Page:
As it returns to work today, the Senate will take up the tax extenders bill passed by the House before the Memorial day recess. Democratic leaders divided the House bill into two parts, after members couldn’t agree on how much of the new spending would be paid for, and stripped provisions extending a 65 percent COBRA subsidy for people laid off after May 31 and a six-month extension of the increase in the federal government’s contribution (called FMAP) to the Medicaid program. The $116 billion bill included a package of tax extenders and a short-term patch to the sustainable growth rate (SGR) formula:
— $39.5 billion extension of unemployment benefits through November (not offset), $53 billion in tax extensions, a new summer jobs program and $1.15 billion in payments to black farmers who suffered discrimination. (offset)
— $23 billion and includes a 19-month “doc fix” that delays a cut in Medicare reimbursements to doctors. Doctors will receive a 2.2% raise for the rest of 2010, retroactive to June 1, followed by another 1% raise in 2011. But in 2012, physicians are scheduled to receive a 33% cut
Democrats in the Senate will need to attract one Republican vote to pass the measure, but remain uncertain about the size of the senate measure. “One group of Democratic senators, including Kent Conrad (D-ND) and Ben Nelson (D-NE), is expected to seek changes that would further reduce the bill’s effect on the deficit, perhaps by cutting certain benefits. Other Democrats might hinder progress by seeking alterations to certain tax provisions in the bill,” CQ reports.
An array of interest groups are pressuring Congress to act swiftly. The American Medical Association, which is warning that another pay cut would cause doctors to drop Medicaid patients, has launched “a new, multimillion dollar nationwide advertising campaign urging Americans to contact their senators” and ask Congress to pass a permanent fix to the SGR formula. But since a permanent solution would cost north of $200 billion, the organization will likely have to settle for a temporary patch and live to fight another day. Meanwhile, Families USA is arguing that if Congress doesn’t include provisions extending the COBRA subsidy and FMAP expansion in the extenders package, many lower income Americans will drop their doctors.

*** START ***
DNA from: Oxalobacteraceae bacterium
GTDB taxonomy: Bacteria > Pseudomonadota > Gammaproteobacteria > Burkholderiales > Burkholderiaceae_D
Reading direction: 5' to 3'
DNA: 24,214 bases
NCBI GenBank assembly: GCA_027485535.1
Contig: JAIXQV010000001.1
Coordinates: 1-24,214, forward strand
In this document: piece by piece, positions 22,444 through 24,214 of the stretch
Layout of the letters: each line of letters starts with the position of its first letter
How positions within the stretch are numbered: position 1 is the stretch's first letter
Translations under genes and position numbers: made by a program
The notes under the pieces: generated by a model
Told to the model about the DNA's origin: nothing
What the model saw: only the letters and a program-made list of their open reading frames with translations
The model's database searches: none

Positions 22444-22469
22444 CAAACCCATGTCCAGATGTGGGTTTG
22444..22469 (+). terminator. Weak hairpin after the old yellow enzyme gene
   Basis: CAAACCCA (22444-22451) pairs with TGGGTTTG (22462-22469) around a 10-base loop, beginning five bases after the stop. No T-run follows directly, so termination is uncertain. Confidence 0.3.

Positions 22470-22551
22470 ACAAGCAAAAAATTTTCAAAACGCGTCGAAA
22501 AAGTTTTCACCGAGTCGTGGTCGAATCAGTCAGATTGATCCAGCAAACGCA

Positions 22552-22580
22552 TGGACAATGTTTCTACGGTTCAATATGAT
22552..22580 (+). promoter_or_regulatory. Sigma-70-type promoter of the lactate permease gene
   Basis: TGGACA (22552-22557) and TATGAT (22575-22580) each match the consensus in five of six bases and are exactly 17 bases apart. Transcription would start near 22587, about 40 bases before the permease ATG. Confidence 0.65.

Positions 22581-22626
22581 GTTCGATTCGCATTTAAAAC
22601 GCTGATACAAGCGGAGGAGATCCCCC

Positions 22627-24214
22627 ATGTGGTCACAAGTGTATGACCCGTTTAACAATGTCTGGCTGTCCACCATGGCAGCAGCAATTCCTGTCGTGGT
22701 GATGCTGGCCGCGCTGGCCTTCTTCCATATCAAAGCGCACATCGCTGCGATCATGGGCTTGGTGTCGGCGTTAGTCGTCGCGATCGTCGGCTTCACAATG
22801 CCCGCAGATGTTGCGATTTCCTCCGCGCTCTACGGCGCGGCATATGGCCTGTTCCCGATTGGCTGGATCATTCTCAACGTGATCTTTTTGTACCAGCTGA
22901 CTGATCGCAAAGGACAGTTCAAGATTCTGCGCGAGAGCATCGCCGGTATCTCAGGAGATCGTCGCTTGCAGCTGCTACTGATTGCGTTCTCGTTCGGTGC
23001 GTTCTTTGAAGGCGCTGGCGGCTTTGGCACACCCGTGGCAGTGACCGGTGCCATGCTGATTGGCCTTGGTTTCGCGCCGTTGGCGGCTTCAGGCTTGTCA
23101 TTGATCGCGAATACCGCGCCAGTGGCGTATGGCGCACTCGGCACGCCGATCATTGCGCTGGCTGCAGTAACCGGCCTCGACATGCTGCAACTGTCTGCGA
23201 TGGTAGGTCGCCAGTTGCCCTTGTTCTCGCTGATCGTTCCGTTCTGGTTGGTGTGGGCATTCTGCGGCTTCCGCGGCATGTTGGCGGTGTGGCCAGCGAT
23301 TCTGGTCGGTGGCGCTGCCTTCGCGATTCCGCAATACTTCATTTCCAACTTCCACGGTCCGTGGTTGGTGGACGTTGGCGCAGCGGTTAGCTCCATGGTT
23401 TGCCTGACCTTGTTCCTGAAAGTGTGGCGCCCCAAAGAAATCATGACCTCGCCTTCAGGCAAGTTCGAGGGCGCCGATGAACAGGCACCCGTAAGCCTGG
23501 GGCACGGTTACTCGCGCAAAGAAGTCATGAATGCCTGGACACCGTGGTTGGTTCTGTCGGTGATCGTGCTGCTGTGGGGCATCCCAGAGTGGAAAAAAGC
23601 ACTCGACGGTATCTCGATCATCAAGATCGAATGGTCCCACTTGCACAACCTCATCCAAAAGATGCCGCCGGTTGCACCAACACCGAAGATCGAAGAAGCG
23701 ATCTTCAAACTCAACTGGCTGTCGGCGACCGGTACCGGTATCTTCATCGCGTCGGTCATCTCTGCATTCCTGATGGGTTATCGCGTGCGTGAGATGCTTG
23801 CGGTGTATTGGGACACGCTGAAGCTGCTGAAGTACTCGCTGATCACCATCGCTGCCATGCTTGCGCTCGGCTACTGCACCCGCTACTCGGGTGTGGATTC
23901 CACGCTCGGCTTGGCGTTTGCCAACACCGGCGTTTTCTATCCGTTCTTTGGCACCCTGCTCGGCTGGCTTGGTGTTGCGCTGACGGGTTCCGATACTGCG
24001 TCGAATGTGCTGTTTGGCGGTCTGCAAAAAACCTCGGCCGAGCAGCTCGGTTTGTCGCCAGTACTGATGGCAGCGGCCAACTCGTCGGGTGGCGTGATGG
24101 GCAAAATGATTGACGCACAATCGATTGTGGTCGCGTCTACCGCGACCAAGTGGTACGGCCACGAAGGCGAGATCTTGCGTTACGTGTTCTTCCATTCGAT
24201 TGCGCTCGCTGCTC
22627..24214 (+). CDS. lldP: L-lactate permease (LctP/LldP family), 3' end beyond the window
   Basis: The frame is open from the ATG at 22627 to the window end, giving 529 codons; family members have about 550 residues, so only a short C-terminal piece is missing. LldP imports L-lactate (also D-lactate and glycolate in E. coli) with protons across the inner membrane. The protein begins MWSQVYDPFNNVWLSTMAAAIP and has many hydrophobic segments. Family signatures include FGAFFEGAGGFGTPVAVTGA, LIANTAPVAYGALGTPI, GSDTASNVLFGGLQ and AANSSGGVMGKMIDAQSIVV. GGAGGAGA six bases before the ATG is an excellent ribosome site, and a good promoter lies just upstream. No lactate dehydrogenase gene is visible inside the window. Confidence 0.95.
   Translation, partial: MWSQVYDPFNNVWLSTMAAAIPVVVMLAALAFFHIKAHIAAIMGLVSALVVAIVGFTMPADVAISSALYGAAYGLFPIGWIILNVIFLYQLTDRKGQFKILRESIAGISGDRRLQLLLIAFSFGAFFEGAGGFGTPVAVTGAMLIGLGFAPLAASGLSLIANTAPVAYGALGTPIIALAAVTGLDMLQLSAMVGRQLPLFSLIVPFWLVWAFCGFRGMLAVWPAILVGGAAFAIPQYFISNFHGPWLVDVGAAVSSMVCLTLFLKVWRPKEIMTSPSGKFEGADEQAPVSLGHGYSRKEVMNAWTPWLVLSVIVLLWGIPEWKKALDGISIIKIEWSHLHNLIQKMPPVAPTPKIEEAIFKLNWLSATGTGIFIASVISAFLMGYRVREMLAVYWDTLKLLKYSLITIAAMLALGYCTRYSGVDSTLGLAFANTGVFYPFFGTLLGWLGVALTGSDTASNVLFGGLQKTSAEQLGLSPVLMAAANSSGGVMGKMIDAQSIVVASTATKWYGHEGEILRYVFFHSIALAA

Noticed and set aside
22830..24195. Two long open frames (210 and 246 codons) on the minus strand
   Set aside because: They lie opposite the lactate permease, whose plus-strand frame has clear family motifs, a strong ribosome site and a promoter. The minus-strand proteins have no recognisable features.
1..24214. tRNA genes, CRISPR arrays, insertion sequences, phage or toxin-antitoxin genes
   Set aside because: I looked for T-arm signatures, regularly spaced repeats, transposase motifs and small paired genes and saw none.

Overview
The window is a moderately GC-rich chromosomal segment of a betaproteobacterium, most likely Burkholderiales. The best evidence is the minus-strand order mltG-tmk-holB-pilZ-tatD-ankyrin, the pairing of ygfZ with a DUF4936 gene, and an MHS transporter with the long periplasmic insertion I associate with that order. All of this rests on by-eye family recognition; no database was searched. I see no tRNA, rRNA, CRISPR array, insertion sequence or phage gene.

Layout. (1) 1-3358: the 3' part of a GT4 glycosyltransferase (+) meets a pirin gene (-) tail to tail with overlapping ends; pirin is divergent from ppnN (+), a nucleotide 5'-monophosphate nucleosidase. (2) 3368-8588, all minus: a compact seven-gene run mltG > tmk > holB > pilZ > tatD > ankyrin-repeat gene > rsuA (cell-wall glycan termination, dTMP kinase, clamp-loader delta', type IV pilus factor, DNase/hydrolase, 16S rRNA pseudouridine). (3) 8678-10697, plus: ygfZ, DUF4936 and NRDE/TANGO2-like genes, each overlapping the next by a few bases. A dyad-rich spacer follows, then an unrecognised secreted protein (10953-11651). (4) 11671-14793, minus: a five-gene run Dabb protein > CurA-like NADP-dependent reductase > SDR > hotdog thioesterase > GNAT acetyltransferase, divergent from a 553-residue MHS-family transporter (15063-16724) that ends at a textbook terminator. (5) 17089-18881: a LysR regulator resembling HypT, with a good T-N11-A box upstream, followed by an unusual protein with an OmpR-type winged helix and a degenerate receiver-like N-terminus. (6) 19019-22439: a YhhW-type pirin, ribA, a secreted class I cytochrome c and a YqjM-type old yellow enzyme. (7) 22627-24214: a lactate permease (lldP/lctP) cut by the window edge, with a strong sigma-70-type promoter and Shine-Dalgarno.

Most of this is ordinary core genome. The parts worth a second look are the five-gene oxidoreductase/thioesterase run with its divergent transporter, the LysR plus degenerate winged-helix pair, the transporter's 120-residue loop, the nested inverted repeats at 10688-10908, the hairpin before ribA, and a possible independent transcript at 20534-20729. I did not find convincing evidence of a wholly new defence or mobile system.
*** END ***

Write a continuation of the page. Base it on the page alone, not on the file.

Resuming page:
Without the COBRA subsidy, Families USA estimates that “unemployed workers nationally will have to spend, on average, 84.3 percent of their monthly unemployment insurance checks on COBRA premiums to keep their families covered.” States will react to the reduction in Medicaid federal dollars by cutting the program and swelling the ranks of the uninsured, the group predicts. “This outcome is ironic for at least two reasons,” Families USA writes. First, eliminating the COBRA subsidy would increase the number of uninsured in the interim period between now and 2014, undermining the intention of the new health care law. “Second, the relevant help that was initially offered through ARRA will come to an end even though the unemployment rate today exceeds the rate when ARRA was first adopted in February 2009.”
In short, eliminating additional health care spending may save money in the short term, but could very well increase health care costs by 2014, if the government has to subsidize coverage for a larger (and possibly sicker) uninsured population. It’s also worth pointing out that it makes little sense to cut health care benefits for the unemployed during a period of high unemployment rates and as a growing number of discouraged job seekers are leaving the labor market.
The COBRA measure cost $8 billion, while the FMAP increase totaled $24 billion.